Statute of Limitations for a Wrongful Death Claim: Three Years with Rare Exceptions

November 4th, 2016 by Attorney Roger Weinberg

Wrongful death lawsuits can be very complex and highly emotional. If a loved one has died prematurely, his or her family members have been robbed of precious time together. A civil lawsuit can be brought in a Maryland court against the party responsible for the death through a negligent or intentional act .

The death of a loved one can be traumatic and throw your world upside down. In this stressful time, for legal reasons, one thing you shouldn’t lose track of is time. In Maryland, with a couple of exceptions, a plaintiff has three years from the death of a loved one to file a wrongful death legal claim. Under state statute the exceptions are:

  • When the death is caused by an “occupational disease” (a disease caused by exposure to a toxic substance in the workplace and contracted in the course of employment), the lawsuit can be filed within ten years from the time of death or three years from the date when the cause of death was discovered (whichever is shorter).
  • If the death was caused by an action that would be considered criminal homicide and information on the potential basis for the lawsuit or the identity of the assailant is kept from a plaintiff due to conduct of an adverse party, accessory or accomplice, the plaintiff has three years from when the cause of action accrues to file the lawsuit. It accrues when the plaintiff discovers, or should discover, by using ordinary diligence, the existence of the homicide and the identity of the person who contributed to it. That discovery will be assumed to be when a criminal charge is filed or when the charge is unsealed and made public.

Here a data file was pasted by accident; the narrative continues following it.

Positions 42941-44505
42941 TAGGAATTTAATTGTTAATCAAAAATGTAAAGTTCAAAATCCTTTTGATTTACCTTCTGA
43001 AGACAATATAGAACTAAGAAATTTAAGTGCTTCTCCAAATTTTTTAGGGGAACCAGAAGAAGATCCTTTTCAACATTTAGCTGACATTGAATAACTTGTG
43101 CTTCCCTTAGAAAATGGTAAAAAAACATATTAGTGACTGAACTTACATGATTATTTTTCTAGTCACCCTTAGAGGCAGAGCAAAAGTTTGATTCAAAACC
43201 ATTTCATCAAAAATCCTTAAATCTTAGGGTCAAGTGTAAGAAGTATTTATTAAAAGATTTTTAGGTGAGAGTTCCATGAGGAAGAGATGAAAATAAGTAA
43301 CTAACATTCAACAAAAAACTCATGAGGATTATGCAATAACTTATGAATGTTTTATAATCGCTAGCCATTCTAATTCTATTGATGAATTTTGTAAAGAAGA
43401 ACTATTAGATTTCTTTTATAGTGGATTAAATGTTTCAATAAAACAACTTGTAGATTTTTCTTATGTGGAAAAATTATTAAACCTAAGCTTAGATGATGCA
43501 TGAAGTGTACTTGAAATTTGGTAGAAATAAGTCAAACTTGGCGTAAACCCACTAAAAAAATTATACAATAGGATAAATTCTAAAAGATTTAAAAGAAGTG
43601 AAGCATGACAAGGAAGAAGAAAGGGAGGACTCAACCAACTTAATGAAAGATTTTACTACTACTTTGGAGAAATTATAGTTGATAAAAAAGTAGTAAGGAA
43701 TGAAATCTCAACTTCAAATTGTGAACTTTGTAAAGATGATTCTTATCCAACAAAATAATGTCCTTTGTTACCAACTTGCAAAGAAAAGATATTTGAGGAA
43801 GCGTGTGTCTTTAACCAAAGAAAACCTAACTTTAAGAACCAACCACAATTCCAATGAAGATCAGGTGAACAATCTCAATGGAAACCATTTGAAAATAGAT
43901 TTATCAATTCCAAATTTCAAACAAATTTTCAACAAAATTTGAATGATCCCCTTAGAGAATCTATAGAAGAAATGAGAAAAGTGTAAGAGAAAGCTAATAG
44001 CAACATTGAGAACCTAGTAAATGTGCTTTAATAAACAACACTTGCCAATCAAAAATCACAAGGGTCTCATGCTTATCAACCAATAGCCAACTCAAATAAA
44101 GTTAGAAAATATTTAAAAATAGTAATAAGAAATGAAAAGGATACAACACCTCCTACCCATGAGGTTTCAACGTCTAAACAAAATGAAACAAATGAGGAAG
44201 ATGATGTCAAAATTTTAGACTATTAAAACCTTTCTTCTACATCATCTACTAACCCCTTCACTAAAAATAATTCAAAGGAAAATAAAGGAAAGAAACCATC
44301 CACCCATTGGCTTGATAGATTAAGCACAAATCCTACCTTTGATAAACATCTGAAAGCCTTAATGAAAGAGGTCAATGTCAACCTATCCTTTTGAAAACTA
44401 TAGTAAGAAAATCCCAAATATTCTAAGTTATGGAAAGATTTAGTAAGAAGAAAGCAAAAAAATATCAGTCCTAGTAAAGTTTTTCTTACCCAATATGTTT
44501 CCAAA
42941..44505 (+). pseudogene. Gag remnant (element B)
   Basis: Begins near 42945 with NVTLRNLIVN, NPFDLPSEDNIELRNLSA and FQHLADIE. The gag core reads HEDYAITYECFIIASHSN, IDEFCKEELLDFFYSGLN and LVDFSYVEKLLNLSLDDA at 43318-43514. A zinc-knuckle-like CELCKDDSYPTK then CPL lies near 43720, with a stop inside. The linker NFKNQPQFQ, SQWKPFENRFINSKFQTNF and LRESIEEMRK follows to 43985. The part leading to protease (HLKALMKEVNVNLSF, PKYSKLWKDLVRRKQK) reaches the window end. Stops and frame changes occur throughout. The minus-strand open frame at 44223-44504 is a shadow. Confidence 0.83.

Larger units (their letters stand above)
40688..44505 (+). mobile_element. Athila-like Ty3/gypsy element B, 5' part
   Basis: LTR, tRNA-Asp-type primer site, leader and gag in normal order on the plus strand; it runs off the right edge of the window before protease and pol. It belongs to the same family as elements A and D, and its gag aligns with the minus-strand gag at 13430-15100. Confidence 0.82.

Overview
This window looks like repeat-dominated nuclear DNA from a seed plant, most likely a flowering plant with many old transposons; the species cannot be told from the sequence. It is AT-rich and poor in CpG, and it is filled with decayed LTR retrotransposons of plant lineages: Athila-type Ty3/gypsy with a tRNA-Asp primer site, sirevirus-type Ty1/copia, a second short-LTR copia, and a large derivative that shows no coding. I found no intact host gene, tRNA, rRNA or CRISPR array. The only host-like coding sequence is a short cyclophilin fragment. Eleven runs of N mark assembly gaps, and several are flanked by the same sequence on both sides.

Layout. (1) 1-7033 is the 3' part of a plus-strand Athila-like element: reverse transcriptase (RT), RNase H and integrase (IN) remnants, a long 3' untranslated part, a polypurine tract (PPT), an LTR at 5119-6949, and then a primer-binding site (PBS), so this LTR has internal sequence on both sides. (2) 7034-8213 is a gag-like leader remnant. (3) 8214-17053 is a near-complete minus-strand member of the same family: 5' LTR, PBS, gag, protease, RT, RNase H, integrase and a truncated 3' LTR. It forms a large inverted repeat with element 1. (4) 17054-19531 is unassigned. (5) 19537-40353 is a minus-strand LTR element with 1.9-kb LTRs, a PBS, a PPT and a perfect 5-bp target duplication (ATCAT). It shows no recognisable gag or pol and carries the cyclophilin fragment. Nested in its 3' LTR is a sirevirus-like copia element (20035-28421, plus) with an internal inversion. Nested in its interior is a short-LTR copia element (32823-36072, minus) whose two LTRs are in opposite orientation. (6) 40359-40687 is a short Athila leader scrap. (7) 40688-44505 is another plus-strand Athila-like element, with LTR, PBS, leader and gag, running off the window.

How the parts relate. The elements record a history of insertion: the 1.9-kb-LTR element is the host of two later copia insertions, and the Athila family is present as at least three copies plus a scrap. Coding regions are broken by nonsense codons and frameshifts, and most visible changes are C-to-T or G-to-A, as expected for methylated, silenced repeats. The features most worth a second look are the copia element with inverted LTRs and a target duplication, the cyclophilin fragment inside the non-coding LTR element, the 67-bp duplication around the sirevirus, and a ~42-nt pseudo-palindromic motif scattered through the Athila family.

In cases of negligence, the time when the three-year clock starts ticking is the time of the victim’s death, not at the time of the negligent act. This covers cases when the victim doesn’t immediately die due to the injuries.

Three years may sound like a long time, but that doesn’t mean you should put off action if you believe a family member lost his or her life due to the negligence or intentional act of another. If you wait to get an attorney involved as time passes, there could be negative consequences:

  • Information and potential evidence may be destroyed or lost,
  • Witnesses’ memories may fade, or
  • Witnesses may leave the area and be difficult to find
  • The attorney may not have enough time to properly investigate, obtain evidence, or prepare a complaint.

Depending on the circumstances, your actions may result in an investigation by law enforcement or a government body.  Information from such an investigation could be very important in a civil lawsuit.

If your loved one has died due to the negligence or intentional act of another party in Maryland, we can help you address the situation and hold those responsible accountable for their actions. At the Law Offices of Roger S. Weinberg, you’ll find compassionate support and experienced advocates to help your family through the tough times. Call 410-825-3161 today to schedule a free consultation.

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